We've added support for Error Boundaries on the Server for all rendering methods(renderToString, renderToStringAsync, renderToStream). Errors can be caught both from synchronous rendering and from errors that happen in Resource resolution. However, Our approach doesn't guarantee all errors are handled on the server as with streaming it is possible that the Error Boundary has already made it to the browser while a nested Suspense component hasn't settled. If an Error is hit it will propagate up to the topmost Suspense Boundary that hasn't been flushed yet. If it is not handled by an Error Boundary before that it will abort rendering, and send the Error to the browser to propagate up to the nearest Error Boundary.

This works now but there is more to explore here in improving Error handling in general with SSR. So look forward to feedback on the feature.

Isolated Server Render/Hydration Contexts

Sometimes you want to server render and hydrate multiple Solid apps on the same page. Maybe you are using the Islands architecture with something like Astro. We now have the ability to pass a unique renderId on all our server rendering methods and to the hydrate function. This will isolate all hydration and resource resolution. This means we can use things like server side Suspense in these solutions.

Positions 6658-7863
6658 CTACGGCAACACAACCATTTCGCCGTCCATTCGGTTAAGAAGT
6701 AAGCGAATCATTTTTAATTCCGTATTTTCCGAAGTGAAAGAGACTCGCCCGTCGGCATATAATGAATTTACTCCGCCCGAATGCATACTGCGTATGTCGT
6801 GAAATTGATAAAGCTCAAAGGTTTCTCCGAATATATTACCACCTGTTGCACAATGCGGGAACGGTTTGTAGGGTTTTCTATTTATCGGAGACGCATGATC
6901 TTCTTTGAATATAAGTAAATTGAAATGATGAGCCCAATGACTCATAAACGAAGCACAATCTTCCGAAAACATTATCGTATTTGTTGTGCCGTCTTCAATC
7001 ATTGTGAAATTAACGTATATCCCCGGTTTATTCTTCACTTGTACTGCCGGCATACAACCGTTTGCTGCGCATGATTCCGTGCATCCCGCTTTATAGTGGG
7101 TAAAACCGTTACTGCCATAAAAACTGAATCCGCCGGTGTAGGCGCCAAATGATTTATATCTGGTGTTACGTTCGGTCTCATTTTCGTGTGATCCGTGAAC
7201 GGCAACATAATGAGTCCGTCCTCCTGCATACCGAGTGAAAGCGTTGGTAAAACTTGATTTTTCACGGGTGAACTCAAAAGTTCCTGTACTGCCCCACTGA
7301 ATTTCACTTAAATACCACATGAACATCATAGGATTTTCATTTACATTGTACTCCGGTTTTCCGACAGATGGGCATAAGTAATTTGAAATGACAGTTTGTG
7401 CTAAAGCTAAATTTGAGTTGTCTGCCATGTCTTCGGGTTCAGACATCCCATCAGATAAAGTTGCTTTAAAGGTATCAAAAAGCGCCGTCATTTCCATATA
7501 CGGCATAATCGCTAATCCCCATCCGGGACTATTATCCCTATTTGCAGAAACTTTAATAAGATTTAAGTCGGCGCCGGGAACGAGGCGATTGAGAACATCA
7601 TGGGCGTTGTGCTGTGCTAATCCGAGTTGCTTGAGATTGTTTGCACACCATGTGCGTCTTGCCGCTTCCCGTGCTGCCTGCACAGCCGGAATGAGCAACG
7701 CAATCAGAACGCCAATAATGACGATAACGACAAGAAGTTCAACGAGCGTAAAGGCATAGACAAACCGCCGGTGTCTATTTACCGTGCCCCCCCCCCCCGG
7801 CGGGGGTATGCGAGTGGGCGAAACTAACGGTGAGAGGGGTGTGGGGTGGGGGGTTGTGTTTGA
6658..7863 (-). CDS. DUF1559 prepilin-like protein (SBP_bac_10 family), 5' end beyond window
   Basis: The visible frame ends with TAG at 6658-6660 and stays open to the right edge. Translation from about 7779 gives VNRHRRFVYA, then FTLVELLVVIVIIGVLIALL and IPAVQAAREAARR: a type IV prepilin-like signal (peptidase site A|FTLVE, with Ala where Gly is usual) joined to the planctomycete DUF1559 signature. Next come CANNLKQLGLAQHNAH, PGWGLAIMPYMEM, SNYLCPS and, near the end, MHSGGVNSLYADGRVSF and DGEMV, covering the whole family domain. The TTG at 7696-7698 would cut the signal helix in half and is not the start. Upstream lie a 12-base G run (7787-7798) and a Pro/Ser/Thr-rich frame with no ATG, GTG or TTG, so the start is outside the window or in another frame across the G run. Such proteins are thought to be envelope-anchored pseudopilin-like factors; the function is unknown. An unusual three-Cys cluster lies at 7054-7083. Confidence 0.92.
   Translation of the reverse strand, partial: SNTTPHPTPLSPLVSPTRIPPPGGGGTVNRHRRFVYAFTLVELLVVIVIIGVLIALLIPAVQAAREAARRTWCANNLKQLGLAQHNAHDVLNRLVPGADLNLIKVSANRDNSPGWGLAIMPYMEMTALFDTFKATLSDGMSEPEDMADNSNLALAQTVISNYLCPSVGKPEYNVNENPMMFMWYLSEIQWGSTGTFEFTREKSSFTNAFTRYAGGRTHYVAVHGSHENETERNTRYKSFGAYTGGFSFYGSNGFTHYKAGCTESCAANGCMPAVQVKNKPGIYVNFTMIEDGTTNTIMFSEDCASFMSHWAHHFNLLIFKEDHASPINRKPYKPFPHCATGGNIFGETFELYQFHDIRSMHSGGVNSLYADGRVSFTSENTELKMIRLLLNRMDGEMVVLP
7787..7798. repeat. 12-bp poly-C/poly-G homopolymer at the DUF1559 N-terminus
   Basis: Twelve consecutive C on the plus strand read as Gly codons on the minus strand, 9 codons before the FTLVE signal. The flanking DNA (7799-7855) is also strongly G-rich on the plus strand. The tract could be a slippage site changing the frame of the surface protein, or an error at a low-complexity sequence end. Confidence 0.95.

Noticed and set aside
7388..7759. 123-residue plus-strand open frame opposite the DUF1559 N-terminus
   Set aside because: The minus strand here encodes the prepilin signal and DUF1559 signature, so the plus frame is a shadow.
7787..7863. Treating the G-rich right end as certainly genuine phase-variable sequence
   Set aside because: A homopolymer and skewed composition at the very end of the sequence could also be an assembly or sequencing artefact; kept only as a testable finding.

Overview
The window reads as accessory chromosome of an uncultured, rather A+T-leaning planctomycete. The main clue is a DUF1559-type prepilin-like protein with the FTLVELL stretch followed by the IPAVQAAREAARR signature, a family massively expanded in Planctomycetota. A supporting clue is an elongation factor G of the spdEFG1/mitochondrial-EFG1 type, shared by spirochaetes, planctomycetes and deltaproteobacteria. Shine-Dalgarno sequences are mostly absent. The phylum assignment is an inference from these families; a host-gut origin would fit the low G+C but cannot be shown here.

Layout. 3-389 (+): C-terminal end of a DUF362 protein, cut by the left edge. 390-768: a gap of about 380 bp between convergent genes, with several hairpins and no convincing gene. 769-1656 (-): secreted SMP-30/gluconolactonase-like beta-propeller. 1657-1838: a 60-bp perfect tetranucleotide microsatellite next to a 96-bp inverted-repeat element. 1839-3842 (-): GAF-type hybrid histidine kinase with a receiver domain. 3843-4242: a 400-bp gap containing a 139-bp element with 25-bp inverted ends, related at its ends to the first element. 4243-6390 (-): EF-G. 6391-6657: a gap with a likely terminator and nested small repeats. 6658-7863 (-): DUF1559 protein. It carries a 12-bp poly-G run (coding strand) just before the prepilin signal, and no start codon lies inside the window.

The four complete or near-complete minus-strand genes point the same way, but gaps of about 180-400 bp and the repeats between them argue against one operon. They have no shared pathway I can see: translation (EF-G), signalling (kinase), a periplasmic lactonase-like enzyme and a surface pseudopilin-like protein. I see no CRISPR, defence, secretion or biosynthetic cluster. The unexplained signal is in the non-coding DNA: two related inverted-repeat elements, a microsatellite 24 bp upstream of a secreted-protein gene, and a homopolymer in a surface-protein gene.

Also now you only need to include the Hydration Script once on the page. Each Island will be responsible for initializing it's own resources.

// on the server
const html = renderToString(() => <Island1 />, { renderId: "island1" });

// for the browser
hydrate(() => <Island1 />, mountEl, { renderId: "island1" });

createReaction

This new primitive is mostly for more advanced use cases and is very helpful for interopt with purely pull based systems (like integrating with React's render cycle). It registers an untracked side effect and returns a tracking function. The tracking function is used to track code block, and the side effect is not fired until the first time any of the dependencies in the tracking code is updated. track must be called to track again.